After something of a long hiatus, we have an emerging epic World Chip War Three, which is being fought over “CODECS,” and related chips which power our smartphones. Not that the semiconductor industry hasn’t been innovating and evolving, but this is something much bigger. Today’s news about Broadcom’s bid for Qualcomm omits the other crucial player in this new War of Titans, Intel, which has risen from earlier ignominious failures to become the third player in WCW III.
From The Globe and Mail: https://www.theglobeandmail.com/news/world/grouse-mountain-acquisition-just-the-start-for-chinese-investment-firm-banker-says/article35699906/ Via The Globe and Mail’s Android app
Liar’s Poker is one of those books one of your friends strongly urges you to read. A short little book, the recommendation I got from Bill Howe, my Canadian Intel colleague in Europe, was that it was a hilarious read. And so it was. It reads like Animal House. Michael Lewis also recently wrote The Big Short, his analysis of the 2008 financial meltdown. Liar’s Poker has been described as a comedy, and The Big Short as a tragedy, which seems very apt to me if you have heard Michael discuss both books. Many may know Michael best for his recent success with Moneyball.
An insightful interview with Reid Hoffman, venture capitalist and founder of LinkedIn. But to my mind, Hoffman seems blase’ about Big Ideas and “deep tech” funding. I share the views of Startup Genome founder, Max Marmer, and bemoan the limited focus of VC’s on world-changing technologies, leaving it to billionaire angels. I also sense myopia about the ongoing intense debate over the distortion of the sharing economy by Uber, Airbnb, and others.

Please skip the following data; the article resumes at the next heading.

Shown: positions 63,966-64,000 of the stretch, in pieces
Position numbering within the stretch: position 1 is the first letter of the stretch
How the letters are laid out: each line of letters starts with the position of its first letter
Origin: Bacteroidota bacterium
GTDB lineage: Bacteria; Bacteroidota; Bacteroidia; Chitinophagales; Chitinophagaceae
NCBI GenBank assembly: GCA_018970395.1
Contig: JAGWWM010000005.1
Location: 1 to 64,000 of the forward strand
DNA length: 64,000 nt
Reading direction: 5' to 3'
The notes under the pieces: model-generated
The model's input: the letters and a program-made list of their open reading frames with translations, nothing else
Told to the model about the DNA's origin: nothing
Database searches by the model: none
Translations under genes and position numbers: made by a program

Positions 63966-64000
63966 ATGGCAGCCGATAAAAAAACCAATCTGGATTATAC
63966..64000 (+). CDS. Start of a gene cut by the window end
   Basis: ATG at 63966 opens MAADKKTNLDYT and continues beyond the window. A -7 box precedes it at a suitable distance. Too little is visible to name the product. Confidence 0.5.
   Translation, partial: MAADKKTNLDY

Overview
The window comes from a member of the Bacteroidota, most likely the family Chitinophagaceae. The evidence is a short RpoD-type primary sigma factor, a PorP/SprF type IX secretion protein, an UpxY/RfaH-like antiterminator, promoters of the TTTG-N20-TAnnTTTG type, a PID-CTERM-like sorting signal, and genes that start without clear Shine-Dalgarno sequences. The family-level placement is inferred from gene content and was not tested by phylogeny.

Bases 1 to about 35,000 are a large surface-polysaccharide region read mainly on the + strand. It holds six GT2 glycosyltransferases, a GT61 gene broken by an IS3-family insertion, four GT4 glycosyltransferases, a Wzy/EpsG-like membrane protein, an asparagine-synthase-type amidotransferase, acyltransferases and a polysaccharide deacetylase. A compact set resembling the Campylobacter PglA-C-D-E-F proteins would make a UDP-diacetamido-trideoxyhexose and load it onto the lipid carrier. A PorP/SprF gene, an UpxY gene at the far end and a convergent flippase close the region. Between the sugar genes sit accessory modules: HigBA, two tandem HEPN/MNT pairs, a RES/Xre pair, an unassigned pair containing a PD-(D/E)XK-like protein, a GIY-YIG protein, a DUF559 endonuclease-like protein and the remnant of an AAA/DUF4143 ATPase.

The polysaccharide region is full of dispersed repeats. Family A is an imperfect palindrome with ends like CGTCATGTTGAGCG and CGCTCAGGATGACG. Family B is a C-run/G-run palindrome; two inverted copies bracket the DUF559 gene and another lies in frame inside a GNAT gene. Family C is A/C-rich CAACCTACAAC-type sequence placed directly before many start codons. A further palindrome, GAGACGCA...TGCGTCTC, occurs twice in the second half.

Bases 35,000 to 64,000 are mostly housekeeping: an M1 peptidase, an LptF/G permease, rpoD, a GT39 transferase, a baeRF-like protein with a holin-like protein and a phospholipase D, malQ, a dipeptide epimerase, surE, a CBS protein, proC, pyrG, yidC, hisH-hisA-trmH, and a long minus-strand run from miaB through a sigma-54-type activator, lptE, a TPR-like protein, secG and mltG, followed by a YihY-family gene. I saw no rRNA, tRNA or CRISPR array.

Pfizer’s announcement this week of its intricate $160 Billion merger/acquisition with Irish pharmaceutical company Allergan, revealed that Pfizer will be moving the new corporate headquarters to Dublin. Essentially, Pfizer, the much larger company, is providing a bridging loan to Allergan to purchase Pfizer so that it may move to Ireland. This enables Pfizer to avoid paying U.S. taxes, even after receiving massive support for R&D from U.S. government programs.
The sale and breakup of a flagship technology company is a reoccurring theme in Canadian business. But this time is different. If BlackBerry Ltd.goes, there is no ready replacement. That’s a telling switch from the situation Canada faced with the sale of Newbridge Networks in 2000 and the demise of Nortel Networks in 2009. More than a decade of declining business investment in research and development has left Canada without an obvious BlackBerry successor. Despite bright spots in Waterloo, Ont., and Ottawa, the country’s performance on most of the important benchmarks of innovation has been deteriorating for years.
Those who know me know how much I love franchising opportunities.. David Reblogged from The Franchise…
I have offered my own Management Strategy and Entrepreneurship students my views on growth, from…